I will now let Dave speak for himself:
….Take the example of a single book, Plato’s Republic. The book was written in something like the 4th century BCE. Until the discovery of the Nag Hammadi library in Egypt in the 1945 the very earliest manuscript of The Republic that was known to exist was from around 895 CE. The version of The Republic in the Nag Hammadi library dates from something like 325 CE. Assuming that the text that came down to the Founding Fathers was derived from the 895 manuscript (a very bad assumption-it wasn’t), the book had been preserved for a half millennium by Christian scribes for Christian purposes.This would be a good point for a digression-within-a-digression about the Arab copyists who preserved many works of classical antiquity but that would be too big a digression. Suffice it to say that these copyists took copies that had been preserved by Christians and preserved them themselves for their own, presumably Muslim, reasons.So The Republic has a history something like this. We don’t have a single copy of the work from Plato’s time. For six or seven hundred years it was copied by Greek and Roman scribes for reasons we can only guess at. It was then copied for between a half and a full millennium by Christian, Jewish, and Arab scribes for Christian, Jewish, and Muslim reasons.That is the history of every single work from classical antiquity that survived until the time of the founding of our republic. We have, essentially, no idea of the entire body of work produced by the ancients. What was known of classical antiquity at the time of the founding our republic consisted of the buildings that still survived that they had built (often highly modified for Christian use), works of art and other artifacts, classical writings that had been preserved by Christian, Jewish, and Muslim scribes for their own purposes and that, presumably, furthered their agenda, and accounts of classical antiquity from Christian and Jewish writers.That’s it.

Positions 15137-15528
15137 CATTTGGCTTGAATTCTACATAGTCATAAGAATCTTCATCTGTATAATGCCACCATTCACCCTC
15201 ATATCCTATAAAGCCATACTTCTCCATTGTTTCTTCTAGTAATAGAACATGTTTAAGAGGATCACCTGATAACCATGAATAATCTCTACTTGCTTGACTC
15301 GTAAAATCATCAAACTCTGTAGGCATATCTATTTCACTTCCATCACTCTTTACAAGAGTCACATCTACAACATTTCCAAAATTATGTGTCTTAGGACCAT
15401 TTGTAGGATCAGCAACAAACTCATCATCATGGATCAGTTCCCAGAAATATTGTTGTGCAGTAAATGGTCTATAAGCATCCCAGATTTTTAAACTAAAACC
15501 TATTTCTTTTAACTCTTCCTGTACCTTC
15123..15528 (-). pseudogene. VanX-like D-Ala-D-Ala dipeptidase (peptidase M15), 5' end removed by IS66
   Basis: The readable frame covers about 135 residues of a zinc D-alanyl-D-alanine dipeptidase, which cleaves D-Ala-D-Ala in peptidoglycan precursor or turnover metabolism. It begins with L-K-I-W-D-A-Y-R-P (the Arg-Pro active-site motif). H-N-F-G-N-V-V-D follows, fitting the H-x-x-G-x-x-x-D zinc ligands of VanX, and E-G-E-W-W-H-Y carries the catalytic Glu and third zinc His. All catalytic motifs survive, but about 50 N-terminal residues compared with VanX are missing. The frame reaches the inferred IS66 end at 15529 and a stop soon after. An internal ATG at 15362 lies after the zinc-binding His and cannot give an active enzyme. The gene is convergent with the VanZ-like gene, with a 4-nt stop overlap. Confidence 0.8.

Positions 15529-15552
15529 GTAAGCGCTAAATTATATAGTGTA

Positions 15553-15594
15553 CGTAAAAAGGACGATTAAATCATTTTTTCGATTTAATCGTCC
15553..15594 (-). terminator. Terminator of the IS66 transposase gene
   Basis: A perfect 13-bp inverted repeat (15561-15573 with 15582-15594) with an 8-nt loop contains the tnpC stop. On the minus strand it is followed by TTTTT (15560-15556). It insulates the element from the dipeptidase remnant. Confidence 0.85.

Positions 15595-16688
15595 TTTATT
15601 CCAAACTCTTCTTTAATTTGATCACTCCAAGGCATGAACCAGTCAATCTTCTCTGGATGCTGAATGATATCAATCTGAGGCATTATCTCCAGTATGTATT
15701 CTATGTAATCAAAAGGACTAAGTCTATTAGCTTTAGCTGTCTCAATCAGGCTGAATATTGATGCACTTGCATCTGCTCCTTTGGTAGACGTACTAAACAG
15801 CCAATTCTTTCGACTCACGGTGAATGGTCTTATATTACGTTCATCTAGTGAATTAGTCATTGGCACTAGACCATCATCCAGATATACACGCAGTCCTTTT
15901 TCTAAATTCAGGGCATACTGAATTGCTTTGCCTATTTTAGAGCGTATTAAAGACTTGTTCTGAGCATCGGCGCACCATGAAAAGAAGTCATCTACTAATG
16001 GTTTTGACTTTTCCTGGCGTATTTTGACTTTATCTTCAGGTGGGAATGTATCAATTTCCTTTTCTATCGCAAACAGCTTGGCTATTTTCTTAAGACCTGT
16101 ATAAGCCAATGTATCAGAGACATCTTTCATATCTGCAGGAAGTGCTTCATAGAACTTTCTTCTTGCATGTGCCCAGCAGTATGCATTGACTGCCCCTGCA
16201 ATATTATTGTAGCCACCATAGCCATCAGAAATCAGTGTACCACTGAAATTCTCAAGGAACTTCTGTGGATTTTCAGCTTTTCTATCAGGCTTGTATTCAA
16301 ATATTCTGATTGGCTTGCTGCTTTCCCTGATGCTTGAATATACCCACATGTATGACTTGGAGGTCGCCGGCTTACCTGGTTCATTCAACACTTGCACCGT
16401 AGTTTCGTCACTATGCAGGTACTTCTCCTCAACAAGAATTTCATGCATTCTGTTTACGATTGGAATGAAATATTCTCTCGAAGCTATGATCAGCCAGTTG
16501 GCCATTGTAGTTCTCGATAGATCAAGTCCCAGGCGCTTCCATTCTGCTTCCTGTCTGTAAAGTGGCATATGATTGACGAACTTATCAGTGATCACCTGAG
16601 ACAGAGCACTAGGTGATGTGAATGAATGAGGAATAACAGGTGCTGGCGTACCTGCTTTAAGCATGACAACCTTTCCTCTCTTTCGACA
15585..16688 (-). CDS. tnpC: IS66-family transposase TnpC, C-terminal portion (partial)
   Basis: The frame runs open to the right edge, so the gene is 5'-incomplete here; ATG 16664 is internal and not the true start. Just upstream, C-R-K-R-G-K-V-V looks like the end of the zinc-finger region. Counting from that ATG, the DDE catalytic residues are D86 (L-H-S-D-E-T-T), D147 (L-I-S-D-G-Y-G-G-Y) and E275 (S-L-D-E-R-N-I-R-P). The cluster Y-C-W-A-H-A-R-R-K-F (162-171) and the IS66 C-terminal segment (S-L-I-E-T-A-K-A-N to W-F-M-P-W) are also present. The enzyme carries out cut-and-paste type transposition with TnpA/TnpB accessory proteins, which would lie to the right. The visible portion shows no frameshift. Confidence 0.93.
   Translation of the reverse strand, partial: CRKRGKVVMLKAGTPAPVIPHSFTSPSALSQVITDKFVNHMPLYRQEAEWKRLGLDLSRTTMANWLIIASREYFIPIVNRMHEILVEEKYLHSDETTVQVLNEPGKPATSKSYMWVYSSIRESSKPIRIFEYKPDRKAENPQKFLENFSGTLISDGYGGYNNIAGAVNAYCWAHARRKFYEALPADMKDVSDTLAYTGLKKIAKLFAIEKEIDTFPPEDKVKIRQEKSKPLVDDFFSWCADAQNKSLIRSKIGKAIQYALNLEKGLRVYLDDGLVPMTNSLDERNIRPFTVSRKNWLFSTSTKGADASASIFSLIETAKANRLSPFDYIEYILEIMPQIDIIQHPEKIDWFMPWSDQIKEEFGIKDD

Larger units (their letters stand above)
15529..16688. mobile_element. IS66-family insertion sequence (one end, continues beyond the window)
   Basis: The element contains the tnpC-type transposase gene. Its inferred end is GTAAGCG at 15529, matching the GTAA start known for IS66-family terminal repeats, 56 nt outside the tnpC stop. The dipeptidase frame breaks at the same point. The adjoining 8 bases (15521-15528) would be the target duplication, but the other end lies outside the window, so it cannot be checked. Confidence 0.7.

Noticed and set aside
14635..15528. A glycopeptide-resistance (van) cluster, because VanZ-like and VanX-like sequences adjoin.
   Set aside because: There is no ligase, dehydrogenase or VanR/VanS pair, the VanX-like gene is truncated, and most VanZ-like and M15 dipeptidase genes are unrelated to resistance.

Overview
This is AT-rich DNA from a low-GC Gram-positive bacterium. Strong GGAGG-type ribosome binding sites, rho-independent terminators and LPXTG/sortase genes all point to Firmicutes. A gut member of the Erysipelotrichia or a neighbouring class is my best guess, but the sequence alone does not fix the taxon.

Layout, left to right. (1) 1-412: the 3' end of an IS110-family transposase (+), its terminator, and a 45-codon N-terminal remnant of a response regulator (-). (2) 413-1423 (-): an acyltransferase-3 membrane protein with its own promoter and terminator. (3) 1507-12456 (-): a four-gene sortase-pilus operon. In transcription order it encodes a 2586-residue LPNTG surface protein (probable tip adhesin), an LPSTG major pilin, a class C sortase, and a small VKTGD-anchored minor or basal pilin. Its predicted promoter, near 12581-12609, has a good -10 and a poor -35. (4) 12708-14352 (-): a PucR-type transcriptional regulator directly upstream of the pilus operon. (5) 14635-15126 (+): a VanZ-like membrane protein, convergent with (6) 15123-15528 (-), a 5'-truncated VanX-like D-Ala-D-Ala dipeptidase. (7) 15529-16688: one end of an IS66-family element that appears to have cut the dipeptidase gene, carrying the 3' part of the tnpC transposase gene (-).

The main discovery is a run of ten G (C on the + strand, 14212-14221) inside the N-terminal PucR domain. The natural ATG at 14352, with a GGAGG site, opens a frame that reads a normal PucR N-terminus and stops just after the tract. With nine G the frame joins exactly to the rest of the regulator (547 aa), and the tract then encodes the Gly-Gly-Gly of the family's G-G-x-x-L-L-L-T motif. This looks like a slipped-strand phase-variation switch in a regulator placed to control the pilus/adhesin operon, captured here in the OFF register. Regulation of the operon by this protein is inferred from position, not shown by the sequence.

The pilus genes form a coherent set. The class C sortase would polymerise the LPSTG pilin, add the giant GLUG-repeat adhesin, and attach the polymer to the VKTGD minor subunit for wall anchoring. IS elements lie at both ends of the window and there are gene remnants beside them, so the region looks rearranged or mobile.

History is an empirical profession based on standards of evidence – in part. It is also an art of crafting a narrative that can effectively communicate the meaning of the evidence of an event that is known to exist. Leopold von Ranke, one of the founders of the modern historical method, admonished his students that history should explain “wie es eigentlich gewesen ist” ( “Tell it how it really was” or “how it actually has been”) and eschew grand theories in seeking causation. These are difficult objectives to balance.
Historians are prisoners of their primary sources. Without them they are theorists or mere speculators. Too few, as with ancient history, and the historian is engaged in the same sort of guesswork as archaeologists and paleontologists or they are reduced to ideological theorizing, something historians are supposed to hold as suspect and as fit only for political scientists.
Too many sources, as with any modern presidential administration, and the sheer number makes it difficult to find critical evidence or draw upon a defensibly representative sample. Ronald Reagan supposedly signed one million documents in his eight years in the White House. True or not, the figure would represent a fraction of what his administration generated. Many documents of great importance are nonetheless not important enough at the time to cross the desk of the President of the United States.
The need to craft a narrative, imposes other restraints. There is no “history” unless the results of a historian’s work are disseminated and understood, challenged and defended. Narrative works require the formating of historical events as a story and while this is reasonable in most instances, some periods of crisis are products of chance or a series of small acts that while unrelated, happen to intersect. Imposing a strong narrative frame on these situations is misleading but without the “story” there is no hook attractive enough to secure the attention of the general audience.
This is not to say, as Henry Ford did, that “history is bunk” but rather we need to be aware of the practical limitations under which historians labor. While history is not sociology or philosophy, it is not to be confused with physics.